The center was signed as a college free agent this summer after a standout college career with the Miami (Ohio) Redhawks, where he was captain. He's been prolific in the AHL this season, initially forming a deadly trio with Frank Vatrano and Khoklachev before injury saw his development knocked back briefly. Despite this interruption he's still scoring at a very similar rate to Spooner in the AHL (0.83 PPG as opposed to 0.91 for Spooner) and has impressed mightily with the Baby Bruins.
Currently sitting at 28 points in 33 games (10+28), the similarities between the Michigan-born Czarnik and Spooner are uncanny. Both are small, skilled centers with a love of playmaking, both have superb passing ability and vision, and both are excellent skaters with defensive awareness.
Czarnik is smaller than Spooner, listed at 5'7 and 160lbs, a factor that caused him to be overlooked in his draft year. However the skill contained in that small frame is a sight to behold, along with a work-rate and effort that few will match.
This is talent that's been clear to see for a while - way back in 2013 SBN's College Hockey blog was tabbing Czarnik as a player with a big potential. This season he's been on the cusp of a callup on several occasions...however Alex Khoklachev went up ahead of him...likely due to the fact that B's wanted wings, not centers. Certainly, there's little to choose between their AHL play right now.
With the success that Spooner has had this season and the strength B's have down the middle, Czarnik's likely role next year will be as a fourth-line center unless he switches to wing - a role that he may be ill-suited to play, at least the way the B's coaching staff want it to be played.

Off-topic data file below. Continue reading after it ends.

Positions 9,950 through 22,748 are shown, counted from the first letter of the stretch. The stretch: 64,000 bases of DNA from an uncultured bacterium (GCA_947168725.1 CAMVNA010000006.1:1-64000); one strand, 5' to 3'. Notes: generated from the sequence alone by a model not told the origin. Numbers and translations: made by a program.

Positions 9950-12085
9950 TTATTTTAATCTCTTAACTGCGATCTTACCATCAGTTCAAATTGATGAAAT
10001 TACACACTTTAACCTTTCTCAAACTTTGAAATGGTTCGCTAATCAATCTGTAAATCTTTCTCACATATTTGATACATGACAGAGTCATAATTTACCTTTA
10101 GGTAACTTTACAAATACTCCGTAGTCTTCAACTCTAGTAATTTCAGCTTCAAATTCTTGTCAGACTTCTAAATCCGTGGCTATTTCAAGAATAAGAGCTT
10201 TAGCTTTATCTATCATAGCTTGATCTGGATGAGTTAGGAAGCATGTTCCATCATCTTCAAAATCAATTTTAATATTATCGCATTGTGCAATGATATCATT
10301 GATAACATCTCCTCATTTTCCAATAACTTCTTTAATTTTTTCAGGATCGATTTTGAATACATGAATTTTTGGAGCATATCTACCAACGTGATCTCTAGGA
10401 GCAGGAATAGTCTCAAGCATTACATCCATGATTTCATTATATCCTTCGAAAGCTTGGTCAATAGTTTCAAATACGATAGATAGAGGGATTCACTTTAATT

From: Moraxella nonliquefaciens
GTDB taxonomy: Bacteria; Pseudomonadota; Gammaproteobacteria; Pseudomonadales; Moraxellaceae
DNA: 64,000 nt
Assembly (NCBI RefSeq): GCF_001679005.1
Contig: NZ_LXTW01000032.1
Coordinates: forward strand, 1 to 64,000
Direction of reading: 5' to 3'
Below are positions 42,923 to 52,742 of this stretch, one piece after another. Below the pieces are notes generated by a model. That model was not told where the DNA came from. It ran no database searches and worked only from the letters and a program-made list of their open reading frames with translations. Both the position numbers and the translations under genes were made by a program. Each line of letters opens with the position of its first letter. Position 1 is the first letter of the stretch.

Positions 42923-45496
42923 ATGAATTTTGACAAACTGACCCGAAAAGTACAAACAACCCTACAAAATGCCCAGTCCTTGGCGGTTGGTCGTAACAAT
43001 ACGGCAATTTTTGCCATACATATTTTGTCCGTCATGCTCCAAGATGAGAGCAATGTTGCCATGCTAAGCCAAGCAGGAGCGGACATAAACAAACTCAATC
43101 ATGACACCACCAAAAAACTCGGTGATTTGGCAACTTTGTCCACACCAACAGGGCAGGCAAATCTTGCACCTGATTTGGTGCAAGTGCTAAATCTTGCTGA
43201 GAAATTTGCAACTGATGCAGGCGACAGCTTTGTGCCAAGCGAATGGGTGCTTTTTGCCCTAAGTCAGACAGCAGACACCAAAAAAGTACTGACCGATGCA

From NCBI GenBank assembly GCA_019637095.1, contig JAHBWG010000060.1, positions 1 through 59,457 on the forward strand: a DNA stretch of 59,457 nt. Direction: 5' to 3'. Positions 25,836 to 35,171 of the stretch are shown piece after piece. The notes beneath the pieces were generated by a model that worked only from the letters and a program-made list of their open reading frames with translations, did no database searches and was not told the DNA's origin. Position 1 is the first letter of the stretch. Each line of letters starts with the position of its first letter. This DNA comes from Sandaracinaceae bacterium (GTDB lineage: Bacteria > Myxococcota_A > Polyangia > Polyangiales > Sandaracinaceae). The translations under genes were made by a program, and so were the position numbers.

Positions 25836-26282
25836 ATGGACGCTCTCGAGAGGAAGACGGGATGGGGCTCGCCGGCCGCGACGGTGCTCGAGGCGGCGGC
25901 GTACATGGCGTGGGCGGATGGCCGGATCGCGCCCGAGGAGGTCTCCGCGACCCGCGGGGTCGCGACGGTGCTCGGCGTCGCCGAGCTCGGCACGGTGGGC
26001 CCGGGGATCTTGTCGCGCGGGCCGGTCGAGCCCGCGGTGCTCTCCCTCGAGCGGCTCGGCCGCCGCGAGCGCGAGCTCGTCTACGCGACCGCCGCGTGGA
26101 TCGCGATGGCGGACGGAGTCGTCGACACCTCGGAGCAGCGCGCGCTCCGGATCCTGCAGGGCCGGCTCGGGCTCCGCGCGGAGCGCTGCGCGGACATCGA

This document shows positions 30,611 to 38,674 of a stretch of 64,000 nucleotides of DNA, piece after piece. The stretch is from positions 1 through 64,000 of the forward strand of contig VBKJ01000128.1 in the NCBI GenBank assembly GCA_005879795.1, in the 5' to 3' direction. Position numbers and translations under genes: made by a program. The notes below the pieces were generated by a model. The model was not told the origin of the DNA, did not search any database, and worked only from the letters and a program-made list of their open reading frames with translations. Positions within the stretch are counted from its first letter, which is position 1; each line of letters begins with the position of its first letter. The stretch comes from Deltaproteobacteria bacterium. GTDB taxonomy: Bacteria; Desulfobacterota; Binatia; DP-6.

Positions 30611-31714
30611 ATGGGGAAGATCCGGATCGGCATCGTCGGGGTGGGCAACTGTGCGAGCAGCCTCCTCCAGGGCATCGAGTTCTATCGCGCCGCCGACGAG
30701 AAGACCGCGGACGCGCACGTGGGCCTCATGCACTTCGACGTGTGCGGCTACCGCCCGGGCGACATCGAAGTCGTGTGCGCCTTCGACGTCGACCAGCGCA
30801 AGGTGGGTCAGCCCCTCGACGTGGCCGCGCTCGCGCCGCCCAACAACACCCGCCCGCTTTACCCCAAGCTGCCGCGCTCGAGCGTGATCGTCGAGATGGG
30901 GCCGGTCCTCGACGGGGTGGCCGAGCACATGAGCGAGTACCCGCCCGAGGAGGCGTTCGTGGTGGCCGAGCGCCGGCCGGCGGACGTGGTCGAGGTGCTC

However, he's a player who the Bruins will likely be looking to bring up to the big club sooner rather than later - his playmaking and vision are at an NHL level already, and he would be the ideal player to slot in should Spooner be moved up to the second line to fill the possible gap an Eriksson departure would leave-or indeed the player to fill that gap. The proven chemistry he has with Vatrano would also be a big nod in his favor.
Where Czarnik will play is, for now, speculation. What is not is that he is in an excellent position both in style of play and ability to be almost a carbon-copy of Ryan Spooner in the B's lineup, giving another option at center or a player itching to step in at wing.
When it comes to cap management, bang for your buck is key, and like his mirror-image in the NHL Czarnik can offer more bang for less bucks than many other players far more lauded and illustrious than he is, given the chance.
If you're wondering just how strong a position that could potentially put the Bruins in, or what effect it could have on the team next season, just watch Ryan Spooner...than imagine cloning him.
That's potentially the player the Bruins have waiting in Providence right now in Czarnik.
As this season has shown, that's a hell of a weapon to have ready in reserve. In fact, it could be a gamechanging one both this offseason and for seasons to come.